Lucia Chica Project
Images of the deep ocean floor obtained from ship-towed instruments are inherently limited in resolution. In contrast, self-propelled devices ‘flying’ at low altitudes above the seafloor reveal unprecedented details of submarine topography. Channels and other features were previously recognized on the seafloor, offshore central California, in an area informally known as the Lucia Chica, a tributary to Lucia Canyon. The Monterey Bay Aquarium Research Institute’s (MBARI) Mapping Autonomous Underwater Vehicle (AUV) imaged a diffuse, low relief portion of the Lucia Chica at approximately 1000 meters depth.
AUV technology developed at MBARI provides remarkably high-resolution images of the Lucia Chica because the AUV collects data from 50 meters above the seafloor without physical connection to the surface ship. This study uses the multibeam bathymetry and subbottom profiles collected with the AUV. The bathymetry image has 1 meter lateral resolution and 30 centimeters vertical resolution, and the subbottom profiles have 10 centimeters resolution for up to 25 meters below the seafloor. The high resolution images capture multiple, disconnected, low relief channels and other seafloor features, including scours, pockmarks, buried channels, megaflutes, channel floor textures, and other unidentified depressions, which were not known to exist in the Lucia Chica.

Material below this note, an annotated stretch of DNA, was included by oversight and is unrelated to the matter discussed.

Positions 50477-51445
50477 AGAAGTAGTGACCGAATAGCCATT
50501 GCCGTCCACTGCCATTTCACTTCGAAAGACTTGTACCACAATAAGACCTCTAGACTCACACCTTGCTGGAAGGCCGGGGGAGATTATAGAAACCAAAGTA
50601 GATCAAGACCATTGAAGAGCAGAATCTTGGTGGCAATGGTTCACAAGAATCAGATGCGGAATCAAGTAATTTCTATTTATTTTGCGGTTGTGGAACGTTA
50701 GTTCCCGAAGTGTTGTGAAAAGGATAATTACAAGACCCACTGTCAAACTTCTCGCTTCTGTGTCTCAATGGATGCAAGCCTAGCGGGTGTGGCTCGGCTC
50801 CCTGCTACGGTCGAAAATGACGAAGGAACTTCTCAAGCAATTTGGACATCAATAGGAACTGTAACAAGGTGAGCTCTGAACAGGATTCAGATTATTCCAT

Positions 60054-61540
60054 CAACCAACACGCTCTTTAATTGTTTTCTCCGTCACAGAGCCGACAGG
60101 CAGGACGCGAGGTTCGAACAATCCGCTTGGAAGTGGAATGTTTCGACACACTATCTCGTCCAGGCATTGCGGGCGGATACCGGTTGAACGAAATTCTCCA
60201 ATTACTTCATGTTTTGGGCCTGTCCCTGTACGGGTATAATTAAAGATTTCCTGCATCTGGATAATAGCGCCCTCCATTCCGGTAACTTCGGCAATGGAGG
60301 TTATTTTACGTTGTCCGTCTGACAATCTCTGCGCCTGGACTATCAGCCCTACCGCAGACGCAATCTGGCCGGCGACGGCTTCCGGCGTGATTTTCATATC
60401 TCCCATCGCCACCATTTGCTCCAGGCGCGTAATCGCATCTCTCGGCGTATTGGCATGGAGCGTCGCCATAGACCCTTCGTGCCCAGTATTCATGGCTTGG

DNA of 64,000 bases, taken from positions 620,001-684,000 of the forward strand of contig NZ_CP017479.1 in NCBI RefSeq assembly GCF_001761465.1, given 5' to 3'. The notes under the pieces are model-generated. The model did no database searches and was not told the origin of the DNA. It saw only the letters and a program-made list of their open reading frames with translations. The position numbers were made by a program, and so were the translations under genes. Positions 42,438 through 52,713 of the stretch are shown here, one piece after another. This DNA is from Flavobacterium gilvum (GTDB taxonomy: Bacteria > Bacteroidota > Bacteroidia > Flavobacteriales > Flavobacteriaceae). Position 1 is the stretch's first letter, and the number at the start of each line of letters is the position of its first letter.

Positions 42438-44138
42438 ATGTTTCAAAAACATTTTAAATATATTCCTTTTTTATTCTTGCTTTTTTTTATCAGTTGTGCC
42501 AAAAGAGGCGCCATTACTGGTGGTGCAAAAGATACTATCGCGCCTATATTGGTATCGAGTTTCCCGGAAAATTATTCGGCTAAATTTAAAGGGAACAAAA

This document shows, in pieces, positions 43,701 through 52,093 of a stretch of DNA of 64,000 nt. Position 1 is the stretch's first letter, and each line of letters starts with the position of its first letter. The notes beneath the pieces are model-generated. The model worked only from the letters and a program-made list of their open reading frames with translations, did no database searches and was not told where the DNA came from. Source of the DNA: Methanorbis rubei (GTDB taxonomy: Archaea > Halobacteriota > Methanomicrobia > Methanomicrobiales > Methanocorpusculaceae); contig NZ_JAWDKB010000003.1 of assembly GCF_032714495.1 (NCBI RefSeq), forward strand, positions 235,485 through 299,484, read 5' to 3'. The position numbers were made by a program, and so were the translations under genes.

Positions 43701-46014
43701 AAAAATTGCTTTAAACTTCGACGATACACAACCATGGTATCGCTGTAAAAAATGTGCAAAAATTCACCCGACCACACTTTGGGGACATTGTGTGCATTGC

This is a collaborative effort between four institutions, involving PhD student Katherine L. Maier and Professor Stephan A. Graham of the Department of Geological and Environmental Sciences; researchers and engineers from MBARI (Charles K. Paull and David W. Caress), scientists from the U.S. Geological Survey, Menlo Park (Mary M. McGann); and researchers from Chevron Energy Technology Company (Andrea Fildani, SES ’04 and Tim McHargue).